People drink alcohol for a variety of different reasons. For some people it is a way to cope with emotions, while for others it is a way to enhance their good mood and have a good time. Whatever the reason, when a person drinks excessive amounts of alcohol, it can poison his or her system.
Most often, this will happen when the individual consumes excessive amounts of alcohol within a relatively short amount of time. Because alcohol is a central nervous system depressant, consuming too much can cause the brain to depress certain body functions such as the gag reflex and breathing. When this happens it can result in a number of health problems that range from vomiting to death. The real threat is that alcohol poisoning can continue even after a person has stopped drinking. This is due to the fact that blood alcohol levels continue to rise, even if drinking has caused the person to pass out. Although some people may never come into contact with someone with alcohol poisoning, it is safest to understand and recognize what it is so that help can be given if needed.
Signs and Symptoms of Alcohol Poisoning
Alcohol poisoning is a serious and potentially deadly condition. In order for the person to receive the help that is needed, those around him or her must be able to recognize the signs and symptoms that are associated with it. One of the most important and telling signs is a loss of consciousness and failure to awaken when prompted. A person with alcohol poisoning may also have other signs as well. These signs include vomiting, taking less than eight breaths per minute, irregular breathing with large gaps between breaths, confusion, lower than average body temperatures, and skin that has gone pale or blue-tinged. It is important for people to understand that not all of these signs need to be present for a person to have alcohol poisoning.
What to Do If Someone is Suffering From Alcohol Poisoning
The worst thing that a person can do if they suspect that someone has alcohol poisoning is to do nothing. Although waiting is the only thing that can be done to sober up after moderate drinking, people who are at risk of alcohol poisoning are in extreme danger due to the fact that there is a delay between when the alcohol is consumed and when the alcohol is absorbed. Waiting because a person has stopped drinking does not stop the alcohol from leaving the individual’s intestine or stomach, nor does it prevent it from entering the bloodstream. Because there are life-threatening complications that can occur with alcohol poisoning, immediate action is of the utmost importance. When attempting to help a person that may have alcohol poisoning, never leave him or her alone. This is particularly true if the individual is unconscious as the risk of vomiting and choking is high. Regardless of whether a person is conscious or not, at the first signs of alcohol poisoning contact local emergency medical services or 9-1-1 as quickly as possible. Try to keep him or her awake and sitting upright. If the person is unable to sit upright, he or she should lay down on one side. Medical personnel will need information about what the person has been drinking and how much. Make note of this information, even if a person has been drinking products that contain high amounts of alcohol other than alcoholic beverages, such as cold medicine.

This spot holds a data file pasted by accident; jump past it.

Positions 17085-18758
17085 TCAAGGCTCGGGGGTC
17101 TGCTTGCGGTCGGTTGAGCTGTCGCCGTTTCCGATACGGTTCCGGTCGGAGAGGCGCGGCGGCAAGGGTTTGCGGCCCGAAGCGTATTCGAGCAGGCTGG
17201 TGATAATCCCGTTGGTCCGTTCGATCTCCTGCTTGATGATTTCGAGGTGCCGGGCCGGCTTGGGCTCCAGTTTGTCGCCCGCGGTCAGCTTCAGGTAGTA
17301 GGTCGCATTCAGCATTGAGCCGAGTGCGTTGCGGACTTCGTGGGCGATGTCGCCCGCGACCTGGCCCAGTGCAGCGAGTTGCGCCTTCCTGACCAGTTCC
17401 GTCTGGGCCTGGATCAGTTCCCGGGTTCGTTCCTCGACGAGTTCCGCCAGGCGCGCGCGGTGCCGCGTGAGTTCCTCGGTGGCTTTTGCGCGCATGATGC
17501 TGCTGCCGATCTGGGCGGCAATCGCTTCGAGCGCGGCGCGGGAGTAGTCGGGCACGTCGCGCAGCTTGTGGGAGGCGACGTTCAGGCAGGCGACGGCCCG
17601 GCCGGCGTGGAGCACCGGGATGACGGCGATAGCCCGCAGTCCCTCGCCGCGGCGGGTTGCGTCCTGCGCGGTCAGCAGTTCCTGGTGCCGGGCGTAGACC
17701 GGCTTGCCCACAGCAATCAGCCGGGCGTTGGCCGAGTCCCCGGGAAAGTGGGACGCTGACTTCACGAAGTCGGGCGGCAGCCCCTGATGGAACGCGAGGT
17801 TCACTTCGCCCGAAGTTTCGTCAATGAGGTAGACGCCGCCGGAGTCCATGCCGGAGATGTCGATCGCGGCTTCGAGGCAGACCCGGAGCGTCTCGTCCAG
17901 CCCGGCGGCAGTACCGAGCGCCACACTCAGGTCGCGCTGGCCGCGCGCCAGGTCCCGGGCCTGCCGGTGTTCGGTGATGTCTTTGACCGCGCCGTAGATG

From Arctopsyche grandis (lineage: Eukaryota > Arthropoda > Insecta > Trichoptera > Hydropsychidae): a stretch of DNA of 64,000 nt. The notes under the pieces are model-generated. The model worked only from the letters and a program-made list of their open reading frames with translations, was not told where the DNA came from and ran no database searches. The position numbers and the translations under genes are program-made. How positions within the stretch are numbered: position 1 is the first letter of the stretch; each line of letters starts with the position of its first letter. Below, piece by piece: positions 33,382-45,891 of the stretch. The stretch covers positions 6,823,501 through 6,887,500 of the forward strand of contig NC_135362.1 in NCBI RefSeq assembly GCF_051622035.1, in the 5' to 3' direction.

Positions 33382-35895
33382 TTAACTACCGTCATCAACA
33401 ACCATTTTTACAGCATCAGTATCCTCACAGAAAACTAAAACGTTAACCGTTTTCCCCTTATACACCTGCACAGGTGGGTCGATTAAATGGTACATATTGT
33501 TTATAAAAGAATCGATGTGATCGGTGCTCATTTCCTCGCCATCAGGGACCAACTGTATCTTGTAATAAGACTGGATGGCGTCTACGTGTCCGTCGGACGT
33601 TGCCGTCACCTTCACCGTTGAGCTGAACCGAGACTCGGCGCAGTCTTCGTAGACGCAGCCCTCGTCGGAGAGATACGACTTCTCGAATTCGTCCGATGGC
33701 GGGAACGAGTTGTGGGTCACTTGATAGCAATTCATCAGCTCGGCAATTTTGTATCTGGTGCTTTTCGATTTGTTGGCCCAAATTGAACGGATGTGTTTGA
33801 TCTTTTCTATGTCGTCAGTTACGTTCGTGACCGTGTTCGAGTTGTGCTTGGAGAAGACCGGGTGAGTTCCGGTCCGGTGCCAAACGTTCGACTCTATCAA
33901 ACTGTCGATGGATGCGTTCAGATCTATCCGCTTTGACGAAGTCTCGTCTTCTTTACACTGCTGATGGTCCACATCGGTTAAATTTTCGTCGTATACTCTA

Dangers of Alcohol Poisoning
It is important to understand the dangers of alcohol poisoning and the benefits of prompt medical treatment. If left untreated, a person may potentially suffer from irreparable brain damage or even die. One of the threats associated with alcohol poisoning that can lead to either death or brain damage include the risk of choking on one’s own vomit while unconscious. If this should occur, he or she is likely to suffocate as a result. If the person with alcohol poisoning is conscious but vomiting he or she may not choke from it, but runs the risk of becoming dehydrated. Dehydration can become so severe that it requires treatment. When no treatment is given, the dehydration can cause a person to suffer seizures, brain damage, or death. Other dangers associated with alcohol poisoning include hypothermia, or low body temperature, and low blood sugar, which is called hypoglycemia. A person’s breathing and/or heart rate can become too slow or irregular and may eventually stop altogether.